Schools Not Included in Firm's Offer To Settle Asbestos Suits
Three years after declaring bankruptcy, the Manville Corporation--one of the world's leading asbestos suppliers--has offered to pay victims of asbestos-related health injuries $2.5 billion, in what could be the largest health-related settlement ever made by an American company.
The proposed settlement involves individual health claims only and does not include the property-damage claims of school districts and other groups that have had to remove asbestos from their buildings.
But the sheer size of the settlement plan could affect the amount of funds available to schools, according to a spokesman for the company.
Property-damage claims now total more than $81 billion, said Curtis G. Linke, vice president for corporate relations for Manville.
"The pie is only so big," he added. "How do you divide that pie up to satisfy all claimants? That is a problem the bankruptcy court is wrestling with."
The proposed settlement was negotiated by a lawyer appointed by the bankruptcy court to represent future health claimants, and was approved by Manville's board of directors.
According to Steven Wodka, director of health-effects research for a law firm that handles a large number of asbestos-related lawsuits, the proposed plan "fleshes out" how to finance a settlement, but more specific procedures will have to be negotiated before there is a formal plan on which the involved parties can vote.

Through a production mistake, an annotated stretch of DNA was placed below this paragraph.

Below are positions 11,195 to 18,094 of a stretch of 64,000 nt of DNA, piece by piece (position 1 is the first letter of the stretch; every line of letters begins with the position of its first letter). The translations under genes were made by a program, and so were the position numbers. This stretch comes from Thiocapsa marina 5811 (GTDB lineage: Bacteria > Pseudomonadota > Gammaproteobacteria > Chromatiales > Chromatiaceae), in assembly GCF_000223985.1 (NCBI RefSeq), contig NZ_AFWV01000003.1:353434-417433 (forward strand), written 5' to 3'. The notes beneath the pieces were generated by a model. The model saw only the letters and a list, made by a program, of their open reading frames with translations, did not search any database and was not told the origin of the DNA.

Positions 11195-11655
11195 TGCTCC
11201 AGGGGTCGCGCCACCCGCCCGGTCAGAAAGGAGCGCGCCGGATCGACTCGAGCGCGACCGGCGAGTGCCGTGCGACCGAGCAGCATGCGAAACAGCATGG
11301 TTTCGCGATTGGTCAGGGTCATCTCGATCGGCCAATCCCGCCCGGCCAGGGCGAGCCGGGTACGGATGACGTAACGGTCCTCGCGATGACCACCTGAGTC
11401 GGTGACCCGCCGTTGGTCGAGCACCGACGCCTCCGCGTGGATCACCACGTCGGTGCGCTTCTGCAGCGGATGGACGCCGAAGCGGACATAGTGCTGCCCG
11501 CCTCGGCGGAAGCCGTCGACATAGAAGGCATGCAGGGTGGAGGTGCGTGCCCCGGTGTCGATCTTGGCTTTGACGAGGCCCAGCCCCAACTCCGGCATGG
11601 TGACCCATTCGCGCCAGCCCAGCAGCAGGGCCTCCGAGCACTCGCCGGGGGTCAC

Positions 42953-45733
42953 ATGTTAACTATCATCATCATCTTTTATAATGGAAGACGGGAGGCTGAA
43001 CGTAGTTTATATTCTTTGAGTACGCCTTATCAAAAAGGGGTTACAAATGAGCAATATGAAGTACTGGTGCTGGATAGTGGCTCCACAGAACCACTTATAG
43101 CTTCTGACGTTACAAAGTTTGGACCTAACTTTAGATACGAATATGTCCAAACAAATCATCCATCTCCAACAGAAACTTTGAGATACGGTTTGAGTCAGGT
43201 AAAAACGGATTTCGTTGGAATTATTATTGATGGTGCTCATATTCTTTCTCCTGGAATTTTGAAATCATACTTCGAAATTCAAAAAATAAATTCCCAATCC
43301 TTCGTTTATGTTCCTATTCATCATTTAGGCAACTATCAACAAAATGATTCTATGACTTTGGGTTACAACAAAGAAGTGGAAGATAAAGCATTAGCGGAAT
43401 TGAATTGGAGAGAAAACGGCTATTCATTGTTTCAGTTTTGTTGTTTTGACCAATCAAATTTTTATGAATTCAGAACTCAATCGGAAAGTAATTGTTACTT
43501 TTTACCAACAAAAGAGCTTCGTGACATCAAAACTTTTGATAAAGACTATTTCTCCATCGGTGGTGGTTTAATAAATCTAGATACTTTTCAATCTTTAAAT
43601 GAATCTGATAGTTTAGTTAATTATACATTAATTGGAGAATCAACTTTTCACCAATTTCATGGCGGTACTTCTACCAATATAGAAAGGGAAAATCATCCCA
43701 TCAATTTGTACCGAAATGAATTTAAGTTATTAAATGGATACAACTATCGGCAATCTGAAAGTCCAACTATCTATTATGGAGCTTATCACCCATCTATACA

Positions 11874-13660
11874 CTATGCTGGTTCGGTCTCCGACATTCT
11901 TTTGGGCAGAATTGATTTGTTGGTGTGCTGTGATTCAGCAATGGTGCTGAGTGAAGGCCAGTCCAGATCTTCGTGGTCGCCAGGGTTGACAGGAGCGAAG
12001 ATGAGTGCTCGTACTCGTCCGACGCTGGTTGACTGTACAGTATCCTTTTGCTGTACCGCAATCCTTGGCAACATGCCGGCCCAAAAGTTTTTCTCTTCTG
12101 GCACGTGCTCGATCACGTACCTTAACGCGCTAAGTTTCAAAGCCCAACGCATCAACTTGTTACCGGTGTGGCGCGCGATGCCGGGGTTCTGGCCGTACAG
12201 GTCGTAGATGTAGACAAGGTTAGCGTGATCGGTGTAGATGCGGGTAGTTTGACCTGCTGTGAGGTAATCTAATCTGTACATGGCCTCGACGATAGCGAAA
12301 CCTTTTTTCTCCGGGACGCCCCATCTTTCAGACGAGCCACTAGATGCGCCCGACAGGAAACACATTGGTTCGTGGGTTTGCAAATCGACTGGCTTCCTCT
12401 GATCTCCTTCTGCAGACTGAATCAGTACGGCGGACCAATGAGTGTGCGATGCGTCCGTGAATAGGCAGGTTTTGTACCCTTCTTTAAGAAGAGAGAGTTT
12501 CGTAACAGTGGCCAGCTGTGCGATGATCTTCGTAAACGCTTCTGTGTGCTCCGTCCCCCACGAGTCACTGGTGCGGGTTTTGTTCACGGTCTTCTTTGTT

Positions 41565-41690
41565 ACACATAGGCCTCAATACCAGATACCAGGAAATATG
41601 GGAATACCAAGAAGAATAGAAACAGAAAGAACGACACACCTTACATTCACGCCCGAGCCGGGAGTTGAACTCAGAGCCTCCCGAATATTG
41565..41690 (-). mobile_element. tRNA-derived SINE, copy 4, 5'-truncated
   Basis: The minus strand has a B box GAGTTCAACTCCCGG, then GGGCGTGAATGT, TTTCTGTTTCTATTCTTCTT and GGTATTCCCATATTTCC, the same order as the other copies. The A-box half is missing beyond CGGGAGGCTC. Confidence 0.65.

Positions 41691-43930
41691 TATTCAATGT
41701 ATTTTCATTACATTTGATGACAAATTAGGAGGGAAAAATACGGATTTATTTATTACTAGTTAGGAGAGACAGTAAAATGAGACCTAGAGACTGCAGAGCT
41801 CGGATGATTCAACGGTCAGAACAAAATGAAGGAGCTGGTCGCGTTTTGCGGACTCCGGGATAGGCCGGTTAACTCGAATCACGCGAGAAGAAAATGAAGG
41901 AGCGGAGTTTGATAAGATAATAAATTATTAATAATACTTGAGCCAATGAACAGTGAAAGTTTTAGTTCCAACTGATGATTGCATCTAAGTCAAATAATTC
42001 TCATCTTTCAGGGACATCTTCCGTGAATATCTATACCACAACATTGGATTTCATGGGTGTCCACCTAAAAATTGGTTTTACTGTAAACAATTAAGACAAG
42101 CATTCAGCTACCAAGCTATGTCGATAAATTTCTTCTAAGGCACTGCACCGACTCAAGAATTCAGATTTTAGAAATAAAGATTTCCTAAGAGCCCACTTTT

A provision in the proposed settlement for health claimants states that in the event that Manville's liability for property-damage claims exceeds $50 million, the health-related settlement would have to be renegotiated.
Manville does not concede liability for property-damage claims at this time. Mr. Linke said the com-mittee representing groups with school-related claims will meet with the company's representatives soon to discuss the proposed plan, which also includes a requirement that the property-damage claims be resolved.
Ellen P. Chapnik, a lawyer for the school-related claimants, said the $50 million cited in the proposed plan is "grossly inadequate" to settle such claims.
The settlement proposal calls for Manville to set up a trust fund for individual asbestos claims. To that fund, company shareholders would surrender at least half the value of their stock, and the surviving company would divert much of its projected earnings for the next 25 years, including up to $75 million annually and 20 percent of its yearly profits.
The offer must be approved by stockholders, unsecured creditors, co-defendants, current health claimants, and future claimants, as well as the bankruptcy court. Mr. Linke predicted that a reorganization plan for the company could be submitted to creditors for a vote early in 1986. He said the corporation could emerge from bankruptcy by the end of that year.
Manville initiated bankruptcy proceedings in August 1982, after some 16,500 lawsuits had been filed against it over asbestos-related health problems. The company had estimated future liabilities at more than $2 billion. (See Education Week, Oct. 3, 1984.)
The bankruptcy proceedings were unusual, in that Manville was solvent at the time it filed. The company alleged that current and anticipated claims against it by individuals who had been exposed to asbestos and contracted asbestos-related diseases would cripple the corporation financially.
The bankruptcy court has required the company to provide for all current claims, as well as for future claims not yet known on the basis of statistical and epidemiological analyses.